Shouyaken, also called village-headman ken or fox-ken, was played with the village-headman, musket, and fox symbols. Village-headman was indicated by sitting in a dignified manner, as if on the seat of honor. Musket was represented by mimicking carrying a musket in both hands. Fox was indicated by holding up both fists at an angle. All the gestures were made using the whole body. The rules were that the headman beat the gun, the gun beat the fox, and the fox beat the headman.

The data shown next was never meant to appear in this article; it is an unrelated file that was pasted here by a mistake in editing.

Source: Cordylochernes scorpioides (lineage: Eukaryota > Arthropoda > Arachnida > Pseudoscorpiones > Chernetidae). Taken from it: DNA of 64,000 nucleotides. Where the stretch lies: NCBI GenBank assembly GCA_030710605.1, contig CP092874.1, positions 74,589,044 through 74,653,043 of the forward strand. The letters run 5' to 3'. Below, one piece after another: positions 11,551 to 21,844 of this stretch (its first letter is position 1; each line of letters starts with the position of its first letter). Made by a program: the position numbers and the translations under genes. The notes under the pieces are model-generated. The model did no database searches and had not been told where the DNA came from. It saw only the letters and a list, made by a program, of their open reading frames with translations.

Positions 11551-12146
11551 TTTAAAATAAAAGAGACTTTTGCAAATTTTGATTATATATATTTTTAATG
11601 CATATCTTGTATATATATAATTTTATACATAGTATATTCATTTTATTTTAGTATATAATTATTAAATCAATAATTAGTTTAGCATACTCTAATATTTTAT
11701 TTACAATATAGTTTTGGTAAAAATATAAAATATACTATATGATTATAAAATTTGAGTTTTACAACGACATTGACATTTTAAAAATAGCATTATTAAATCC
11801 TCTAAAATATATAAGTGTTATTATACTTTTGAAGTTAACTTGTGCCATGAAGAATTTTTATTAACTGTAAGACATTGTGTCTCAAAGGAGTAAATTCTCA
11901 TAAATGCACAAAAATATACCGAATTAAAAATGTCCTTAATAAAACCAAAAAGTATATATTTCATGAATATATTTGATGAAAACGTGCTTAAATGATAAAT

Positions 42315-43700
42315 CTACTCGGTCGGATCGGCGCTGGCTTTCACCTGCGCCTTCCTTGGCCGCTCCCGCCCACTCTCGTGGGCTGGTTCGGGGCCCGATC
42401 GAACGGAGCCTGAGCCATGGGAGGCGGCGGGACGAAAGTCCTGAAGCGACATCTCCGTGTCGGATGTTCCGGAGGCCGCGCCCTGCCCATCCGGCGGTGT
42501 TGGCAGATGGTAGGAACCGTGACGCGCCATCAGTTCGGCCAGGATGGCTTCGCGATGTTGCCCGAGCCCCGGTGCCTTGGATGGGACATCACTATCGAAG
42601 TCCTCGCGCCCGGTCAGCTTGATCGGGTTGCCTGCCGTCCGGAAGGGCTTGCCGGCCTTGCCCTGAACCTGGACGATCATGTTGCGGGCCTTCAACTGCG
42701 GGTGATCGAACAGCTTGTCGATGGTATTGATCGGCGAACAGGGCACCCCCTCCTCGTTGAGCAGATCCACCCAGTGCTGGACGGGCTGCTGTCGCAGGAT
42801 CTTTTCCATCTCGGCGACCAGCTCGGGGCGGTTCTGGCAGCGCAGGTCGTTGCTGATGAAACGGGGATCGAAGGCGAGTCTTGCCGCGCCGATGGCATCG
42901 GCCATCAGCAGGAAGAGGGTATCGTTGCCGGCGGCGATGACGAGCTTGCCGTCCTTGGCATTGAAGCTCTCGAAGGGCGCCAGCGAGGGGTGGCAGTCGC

Mushiken was played with the snake, frog, and slug symbols. Snake (thumb) beat frog (index finger), which beat slug (ring finger), and slug beat snake. Mushiken was a children's game, whereas Shouyaken was played by adults.
After these, many other variations of jankens appeared.
Traditional Rock, Paper, Scissors, also called Gawi-Bawi-Bo and pronounced Kai-Bai-Bo, where kai is scissors, bai is rock, and bo is cloth or paper, is popular among Koreans. The rules are the same as in the traditional Japanese game. A popular related game is Muk-Chi-Ba.